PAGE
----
Cassava Flour VS Tapioca Flour


Which one is right for you?

       Recently, some of my followers have been asking me questions regarding an ingredient that is ever-growing in popularity for gluten-free baking: cassava flour. Now, you might be thinking, since tapioca is sourced from cassava root, that you already know all about what it is and how to use it.

Well, you would be right about the fact that tapioca does come from cassava. But another fact is that they are used differently in gluten-free baking!

To begin, let’s take a look at tapioca. One of the number one asked questions I’ve been asked from all time about regarding tapioca is, “What is the difference between tapioca starch and tapioca flour?” Drum roll please…THEY’RE THE SAME!!!

Tapioca Flour

Yes, that’s right, tapioca starch and tapioca flour are the exact same thing. Just don’t ask me who named them differently or why. Maybe it began as a marketing scheme, or possibly two rival companies trying to differ from one another. It  doesn’t really matter though, what matters is knowing when and why you use what we will refer to from now on as tapioca flour.


So how do you use tapioca flour?

        Since tapioca flour is a starch, it is best used as a thickener and ideally used along with other gluten-free flours to add a better texture and stability to your baked goods.

How is it sourced, you may ask…

Tapioca flour is created through a process which makes a pulp out of the cassava root. Then the pulp is “washed” and the liquid is dried out from the pulp. You are then left with a beautiful white starch, known as tapioca.


       So now we get to answer the question, what is cassava flour?

        To begin with, cassava flour is made of the cassava root, which is highly rich in fiber. Baking with cassava flour adds a thicker texture, meaning you’ll need to use less thickening agents than you normally would in gluten-free baking.

Another plus to cassava flour, is the texture it creates. Some gluten-free flours are gritty and grainy, leaving your baked goods with a less-than-desirable texture. Cassava has a soft, powdery texture that helps your gluten-free baked goods to be light and airy, more like the traditional naughty treats that we are used to eating.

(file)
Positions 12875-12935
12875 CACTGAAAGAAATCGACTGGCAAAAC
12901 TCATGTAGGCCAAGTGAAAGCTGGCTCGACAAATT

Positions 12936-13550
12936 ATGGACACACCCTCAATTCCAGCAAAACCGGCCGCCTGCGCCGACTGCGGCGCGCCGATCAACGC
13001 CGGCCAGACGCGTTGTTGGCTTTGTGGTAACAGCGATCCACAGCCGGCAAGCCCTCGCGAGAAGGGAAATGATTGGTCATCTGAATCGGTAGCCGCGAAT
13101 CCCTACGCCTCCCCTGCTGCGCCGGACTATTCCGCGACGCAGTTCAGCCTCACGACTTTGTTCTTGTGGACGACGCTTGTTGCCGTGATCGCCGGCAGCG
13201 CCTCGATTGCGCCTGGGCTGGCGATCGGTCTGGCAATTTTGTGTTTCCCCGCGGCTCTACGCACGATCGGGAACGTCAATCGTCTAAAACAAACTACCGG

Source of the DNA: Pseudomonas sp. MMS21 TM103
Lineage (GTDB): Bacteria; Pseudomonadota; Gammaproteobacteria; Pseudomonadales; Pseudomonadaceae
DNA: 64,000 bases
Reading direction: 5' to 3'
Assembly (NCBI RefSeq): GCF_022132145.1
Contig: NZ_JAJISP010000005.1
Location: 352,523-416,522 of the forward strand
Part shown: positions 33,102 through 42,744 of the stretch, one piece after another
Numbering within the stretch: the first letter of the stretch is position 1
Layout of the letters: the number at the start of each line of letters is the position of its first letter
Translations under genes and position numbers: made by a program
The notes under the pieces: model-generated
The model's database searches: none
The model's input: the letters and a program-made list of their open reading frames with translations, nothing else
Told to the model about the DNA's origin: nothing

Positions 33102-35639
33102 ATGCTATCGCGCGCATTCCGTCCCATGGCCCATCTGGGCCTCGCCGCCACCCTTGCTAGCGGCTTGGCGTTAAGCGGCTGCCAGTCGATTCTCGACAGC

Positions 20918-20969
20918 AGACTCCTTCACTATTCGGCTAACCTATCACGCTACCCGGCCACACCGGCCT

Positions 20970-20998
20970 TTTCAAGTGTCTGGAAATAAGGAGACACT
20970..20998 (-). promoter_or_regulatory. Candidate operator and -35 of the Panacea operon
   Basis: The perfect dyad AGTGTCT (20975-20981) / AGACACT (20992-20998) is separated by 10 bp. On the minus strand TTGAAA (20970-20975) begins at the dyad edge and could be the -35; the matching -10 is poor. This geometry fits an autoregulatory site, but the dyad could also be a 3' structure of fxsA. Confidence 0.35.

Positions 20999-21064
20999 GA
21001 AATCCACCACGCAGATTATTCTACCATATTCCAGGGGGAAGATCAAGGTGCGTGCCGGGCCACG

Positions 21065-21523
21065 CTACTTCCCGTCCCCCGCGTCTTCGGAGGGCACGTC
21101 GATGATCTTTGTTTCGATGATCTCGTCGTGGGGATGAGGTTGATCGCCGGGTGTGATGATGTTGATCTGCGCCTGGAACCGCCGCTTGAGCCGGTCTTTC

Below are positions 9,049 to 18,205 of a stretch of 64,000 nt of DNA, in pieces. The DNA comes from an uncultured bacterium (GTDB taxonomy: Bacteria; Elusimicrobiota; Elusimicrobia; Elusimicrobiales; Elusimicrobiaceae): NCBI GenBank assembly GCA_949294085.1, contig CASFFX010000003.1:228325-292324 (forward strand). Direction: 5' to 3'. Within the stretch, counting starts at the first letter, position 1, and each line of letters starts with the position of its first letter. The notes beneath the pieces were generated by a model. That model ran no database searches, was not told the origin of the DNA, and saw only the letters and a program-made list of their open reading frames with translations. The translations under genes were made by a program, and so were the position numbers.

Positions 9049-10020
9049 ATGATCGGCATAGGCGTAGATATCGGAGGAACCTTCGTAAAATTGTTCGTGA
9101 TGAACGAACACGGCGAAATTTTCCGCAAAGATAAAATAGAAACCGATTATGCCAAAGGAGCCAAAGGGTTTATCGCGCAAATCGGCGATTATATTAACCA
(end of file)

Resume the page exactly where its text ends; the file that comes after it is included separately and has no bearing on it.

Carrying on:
An added benefit is the flavor. Unlike a lot of bean flours that are used in gluten-free baking, which can lead to an off-taste if you don’t “over-flavor” you baked goods, cassava has a milder taste which some people might find easier to work with when trying to get the flavor just right.

Cassava Flour


I can honestly say that I haven’t used it enough as the only flour, to be able to give you my opinion on how it’s best used, in what ratios. I personally prefer to use a blend of flours to achieve the flavor and textures I’m looking for. However, I did want to supply you with some facts about the differences between cassava and tapioca, so now you will be able to make more informed choices about which will be best for you.




Cassava is not a new ingredient in baking! It’s been used for thousands of years and is still used in traditional baking in some south American, European and Asian nations.

What’s another name for cassava that you might know? Yuca!

3 thoughts on “Cassava Flour VS Tapioca Flour

  1. Very interesting 411, Although I’ve eaten plenty of yucca, as well as tapioca; knowing the difference between the flours can be helpful. Bye the way, I wrote to Sarah Carey from everyday food and suggested she check out your blog and consider you as a guest on her show. I thought the match up would be awesome.

  2. Thank you for the info :).

    On a side note: Yucca and Yuca are two different plants. Yuca is Cassava. Yucca is not.

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